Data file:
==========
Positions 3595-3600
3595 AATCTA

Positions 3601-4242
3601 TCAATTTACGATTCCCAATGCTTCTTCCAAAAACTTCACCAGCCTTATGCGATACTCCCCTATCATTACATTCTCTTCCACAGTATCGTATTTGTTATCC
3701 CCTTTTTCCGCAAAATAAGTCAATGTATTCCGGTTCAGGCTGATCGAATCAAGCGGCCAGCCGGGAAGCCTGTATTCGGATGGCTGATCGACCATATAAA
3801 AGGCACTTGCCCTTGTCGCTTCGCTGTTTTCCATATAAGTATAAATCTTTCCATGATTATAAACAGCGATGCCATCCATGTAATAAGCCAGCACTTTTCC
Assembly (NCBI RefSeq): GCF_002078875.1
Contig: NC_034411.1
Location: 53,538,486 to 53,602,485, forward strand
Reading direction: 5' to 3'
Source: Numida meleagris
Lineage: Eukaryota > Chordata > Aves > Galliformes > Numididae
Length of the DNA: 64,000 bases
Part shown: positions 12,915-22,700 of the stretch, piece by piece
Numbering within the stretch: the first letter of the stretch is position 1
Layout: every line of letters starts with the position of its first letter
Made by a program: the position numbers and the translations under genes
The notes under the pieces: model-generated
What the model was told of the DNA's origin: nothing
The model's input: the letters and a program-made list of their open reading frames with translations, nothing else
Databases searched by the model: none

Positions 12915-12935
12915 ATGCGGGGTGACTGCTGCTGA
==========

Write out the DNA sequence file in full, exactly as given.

Positions 3595-3600
3595 AATCTA

Positions 3601-4242
3601 TCAATTTACGATTCCCAATGCTTCTTCCAAAAACTTCACCAGCCTTATGCGATACTCCCCTATCATTACATTCTCTTCCACAGTATCGTATTTGTTATCC
3701 CCTTTTTCCGCAAAATAAGTCAATGTATTCCGGTTCAGGCTGATCGAATCAAGCGGCCAGCCGGGAAGCCTGTATTCGGATGGCTGATCGACCATATAAA
3801 AGGCACTTGCCCTTGTCGCTTCGCTGTTTTCCATATAAGTATAAATCTTTCCATGATTATAAACAGCGATGCCATCCATGTAATAAGCCAGCACTTTTCC
Assembly (NCBI RefSeq): GCF_002078875.1
Contig: NC_034411.1
Location: 53,538,486 to 53,602,485, forward strand
Reading direction: 5' to 3'
Source: Numida meleagris
Lineage: Eukaryota > Chordata > Aves > Galliformes > Numididae
Length of the DNA: 64,000 bases
Part shown: positions 12,915-22,700 of the stretch, piece by piece
Numbering within the stretch: the first letter of the stretch is position 1
Layout: every line of letters starts with the position of its first letter
Made by a program: the position numbers and the translations under genes
The notes under the pieces: model-generated
What the model was told of the DNA's origin: nothing
The model's input: the letters and a program-made list of their open reading frames with translations, nothing else
Databases searched by the model: none

Positions 12915-12935
12915 ATGCGGGGTGACTGCTGCTGA